When you look at an established heritage brand like Coca-Cola, Nike or McDonald’s, you don’t see all the mistakes that were made along the way. You don’t see the wasted time and money, or the damage that was done with poor decisions. What you see is the final product—a brand that works.

You can look forward to some bumps in the road as you build your brand; however, you can also significantly smooth out that road with the right advice and some cautionary statements about what to avoid.

Let’s get “started.”

Six Start-Up Don’ts

A lot of “experts” are telling you what to do as you start your business. What they’re not telling you is how to do it [correctly] or what to avoid. I’m noticing an unspoken sentiment in the business world. It says that business newbies need to make mistakes “in order to learn.”

I disagree. Why can’t new start-ups learn from the businesses that have gone before them? I don’t think watching you fail at things I could have helped you prevent is going make you a better business person or a smarter brand builder. To the contrary, I think you can learn from what I have learnt, and therefore reach your goals more quickly.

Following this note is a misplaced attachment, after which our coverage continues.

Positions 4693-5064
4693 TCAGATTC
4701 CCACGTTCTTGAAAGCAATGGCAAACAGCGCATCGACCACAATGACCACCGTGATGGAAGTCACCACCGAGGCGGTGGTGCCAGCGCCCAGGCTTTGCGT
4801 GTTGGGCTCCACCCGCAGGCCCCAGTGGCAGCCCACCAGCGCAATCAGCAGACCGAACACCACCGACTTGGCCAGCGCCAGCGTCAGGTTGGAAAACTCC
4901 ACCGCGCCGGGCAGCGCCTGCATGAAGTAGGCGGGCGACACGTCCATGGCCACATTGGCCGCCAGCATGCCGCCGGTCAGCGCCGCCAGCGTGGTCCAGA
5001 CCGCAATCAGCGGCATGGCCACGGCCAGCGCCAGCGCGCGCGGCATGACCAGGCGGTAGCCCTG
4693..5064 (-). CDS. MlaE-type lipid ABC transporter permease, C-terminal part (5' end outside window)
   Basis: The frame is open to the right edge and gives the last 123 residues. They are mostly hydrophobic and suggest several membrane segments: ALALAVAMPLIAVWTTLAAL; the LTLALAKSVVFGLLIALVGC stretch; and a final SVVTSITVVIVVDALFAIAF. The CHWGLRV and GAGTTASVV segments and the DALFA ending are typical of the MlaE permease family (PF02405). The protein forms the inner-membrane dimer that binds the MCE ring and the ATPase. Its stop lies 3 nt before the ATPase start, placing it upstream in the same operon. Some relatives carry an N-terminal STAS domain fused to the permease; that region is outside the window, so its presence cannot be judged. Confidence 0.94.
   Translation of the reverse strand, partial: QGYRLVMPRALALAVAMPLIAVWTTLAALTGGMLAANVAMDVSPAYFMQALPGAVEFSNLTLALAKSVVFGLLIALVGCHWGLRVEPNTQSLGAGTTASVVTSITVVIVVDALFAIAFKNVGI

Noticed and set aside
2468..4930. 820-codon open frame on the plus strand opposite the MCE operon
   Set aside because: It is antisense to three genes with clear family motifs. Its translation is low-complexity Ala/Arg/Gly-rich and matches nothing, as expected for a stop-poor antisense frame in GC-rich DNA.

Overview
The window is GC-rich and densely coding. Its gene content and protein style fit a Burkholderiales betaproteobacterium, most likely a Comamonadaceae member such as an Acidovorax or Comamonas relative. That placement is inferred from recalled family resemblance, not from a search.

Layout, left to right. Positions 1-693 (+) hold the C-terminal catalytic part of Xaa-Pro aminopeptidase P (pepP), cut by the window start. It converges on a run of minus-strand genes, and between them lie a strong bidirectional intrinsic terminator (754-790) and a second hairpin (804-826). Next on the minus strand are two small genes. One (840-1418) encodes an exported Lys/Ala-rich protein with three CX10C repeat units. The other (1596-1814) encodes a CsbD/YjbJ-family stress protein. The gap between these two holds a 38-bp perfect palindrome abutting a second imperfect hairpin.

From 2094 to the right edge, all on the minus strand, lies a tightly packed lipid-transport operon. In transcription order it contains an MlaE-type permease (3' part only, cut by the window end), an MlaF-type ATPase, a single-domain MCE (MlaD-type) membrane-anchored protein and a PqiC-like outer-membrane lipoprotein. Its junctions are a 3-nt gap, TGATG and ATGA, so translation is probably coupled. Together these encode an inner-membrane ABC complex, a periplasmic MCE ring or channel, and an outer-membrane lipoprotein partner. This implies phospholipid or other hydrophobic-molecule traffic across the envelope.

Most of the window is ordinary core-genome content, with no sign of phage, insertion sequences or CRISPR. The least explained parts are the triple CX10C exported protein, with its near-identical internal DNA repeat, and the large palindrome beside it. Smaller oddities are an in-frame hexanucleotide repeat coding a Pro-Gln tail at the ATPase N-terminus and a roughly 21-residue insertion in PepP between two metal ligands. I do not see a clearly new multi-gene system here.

That’s not to say you won’t fail; however, when you do fail, it will be in ways that are unique to your brand—not generic things that most people get wrong.

So in the spirit of lending my learning experiences to you, here is my list of Top Six Mistakes Start-Ups Should Avoid:

  1. Building Your Life Around Your Business: brand-mistakesAll too often, I see start-up owners looking at the ways they can mould their lives around how they expect their companies to operate. They decide how much time their businesses will consume and then break the bad news to their families. This is backwards. Instead, these business owners should be deciding what kind of life they want to live (family, friends, holidays, hobbies, free time) and then build a passion project around those desires. This helps them to make informed decisions about how much profit they’ll need to net, how many team members they’ll need to hire, how many customers they’ll need to have, and more.